Ecological protection is a key feature of the CRD’s plan to mitigate climate change. Pictured is Gowlland Tod Provincial Park. The CRD board has rejected a bid by Central Saanich to opt out of the regional climate action and adaptation service. (Jake Romphf/News Staff)

Ecological protection is a key feature of the CRD’s plan to mitigate climate change. Pictured is Gowlland Tod Provincial Park. The CRD board has rejected a bid by Central Saanich to opt out of the regional climate action and adaptation service. (Jake Romphf/News Staff)

CRD board rejects Central Saanich opt-out of regional climate action service

Directors weigh community autonomy versus need for unified climate change fight

When it comes to combating climate change, the Capital Regional District must put forward a united front.

That message came through when the CRD board voted against Central Saanich’s request to opt out of the region’s climate action and adaptation service.

That program facilitates how the entire region reduces energy use and greenhouse gas emissions, provides communities with data and scientific expertise and coordinates preparation for the impact of climate change.

While individual communities fund the program, the service is supplemented by grants. Every CRD municipality agreed to increasing the amount they contribute to the service, except for Central Saanich, which requested to withdraw as of 2023.

Its exit would mean every other CRD local government would have to pay 4.5 per cent more to cover the shortfall. Mayor Ryan Windsor said his municipality has a comprehensive climate plan mainly focused on building and operations emissions.

“I think there’s an emotive belief around this table that the regional district has a bigger role to play than in fact it does, that is our view,” he said at Wednesday’s CRD board meeting.

Director Colin Plant said he usually tries to be agnostic on issues due to his position as board chair, but this prompted him to speak up on the matter.

“If there was ever something we want to stand together and say we want to work together, it is climate action,” he said. “Climate change impacts all of us … This is a time when we say as a region, ‘no, we stand together on climate change and climate adaptation and mitigation measures.’”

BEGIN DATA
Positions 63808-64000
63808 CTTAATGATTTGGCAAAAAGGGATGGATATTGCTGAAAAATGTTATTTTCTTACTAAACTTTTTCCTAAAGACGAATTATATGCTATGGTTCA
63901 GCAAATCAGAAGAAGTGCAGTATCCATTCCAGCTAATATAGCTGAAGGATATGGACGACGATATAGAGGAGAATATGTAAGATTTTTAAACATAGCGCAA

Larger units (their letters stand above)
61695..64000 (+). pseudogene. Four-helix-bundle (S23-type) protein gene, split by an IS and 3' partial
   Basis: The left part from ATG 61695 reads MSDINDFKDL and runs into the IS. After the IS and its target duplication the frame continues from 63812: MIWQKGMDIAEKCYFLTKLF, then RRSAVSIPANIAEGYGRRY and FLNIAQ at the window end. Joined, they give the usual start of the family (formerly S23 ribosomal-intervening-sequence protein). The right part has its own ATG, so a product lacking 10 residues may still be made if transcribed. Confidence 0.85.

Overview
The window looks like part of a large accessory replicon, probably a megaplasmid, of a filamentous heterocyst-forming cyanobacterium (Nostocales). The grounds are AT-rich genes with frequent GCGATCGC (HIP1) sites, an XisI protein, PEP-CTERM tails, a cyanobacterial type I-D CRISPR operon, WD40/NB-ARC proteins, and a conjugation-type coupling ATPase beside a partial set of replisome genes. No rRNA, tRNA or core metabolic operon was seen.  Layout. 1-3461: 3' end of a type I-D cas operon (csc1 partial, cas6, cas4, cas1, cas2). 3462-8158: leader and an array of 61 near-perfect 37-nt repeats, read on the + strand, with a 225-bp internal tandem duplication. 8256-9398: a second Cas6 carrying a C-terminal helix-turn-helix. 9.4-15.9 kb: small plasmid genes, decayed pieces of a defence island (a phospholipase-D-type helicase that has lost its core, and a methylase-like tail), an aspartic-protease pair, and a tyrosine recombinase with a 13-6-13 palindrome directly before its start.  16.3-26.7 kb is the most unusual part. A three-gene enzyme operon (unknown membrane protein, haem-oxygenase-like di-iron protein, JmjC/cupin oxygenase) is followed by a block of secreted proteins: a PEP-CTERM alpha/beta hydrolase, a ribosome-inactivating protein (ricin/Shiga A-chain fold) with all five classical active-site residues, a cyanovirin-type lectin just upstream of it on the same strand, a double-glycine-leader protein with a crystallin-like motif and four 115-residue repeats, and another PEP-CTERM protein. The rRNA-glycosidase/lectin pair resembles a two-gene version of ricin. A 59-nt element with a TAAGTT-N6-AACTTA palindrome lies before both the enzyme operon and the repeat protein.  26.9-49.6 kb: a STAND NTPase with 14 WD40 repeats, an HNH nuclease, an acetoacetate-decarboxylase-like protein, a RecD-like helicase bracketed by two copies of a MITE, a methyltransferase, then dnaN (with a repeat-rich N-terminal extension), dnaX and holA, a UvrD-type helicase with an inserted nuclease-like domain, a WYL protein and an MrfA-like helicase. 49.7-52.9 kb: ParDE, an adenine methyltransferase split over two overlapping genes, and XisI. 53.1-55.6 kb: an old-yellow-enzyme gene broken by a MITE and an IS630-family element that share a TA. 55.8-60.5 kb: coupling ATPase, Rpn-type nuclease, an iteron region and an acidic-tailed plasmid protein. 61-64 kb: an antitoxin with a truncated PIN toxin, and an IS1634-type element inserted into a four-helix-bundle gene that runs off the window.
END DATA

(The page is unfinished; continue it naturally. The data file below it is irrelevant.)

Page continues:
READ: Climate change causing high variability, shifting normals in CRD: report

Victoria Mayor Lisa Helps worried allowing the withdrawal would cause a domino effect of communities leaving regional initiatives.

“I think it’s a very dangerous precedent to let one local government out,” she said.

Windsor pushed that Central Saanich can’t have a lot of influence on transportation efforts and as a small rural centre, it feels the impact of the money contributions more than others.

Both Helps and Langford Coun. Denise Blackwell – noting she would normally support a community prioritizing its interests – were concerned the region not showing unity would lead to losing out on funding from senior governments.

“What they always tell us when we look for money on transportation is, ‘if you’re not all in this together, we don’t know how much to give you, and we’re going to stop giving you this money,’” Blackwell said.

While in the stark minority, a few directors said Central Saanich should have the autonomy to represent its residents by opting out, regardless of its climate action position.

Highlands Mayor Ken Williams said he believes in municipal sovereignty where appropriate, but not on an issue where ownership of assets within Central Saanich are shared by the CRD.

READ: Global pollution kills 9 million people a year, study finds


jake.romphf@blackpress.ca. Follow us on Instagram.
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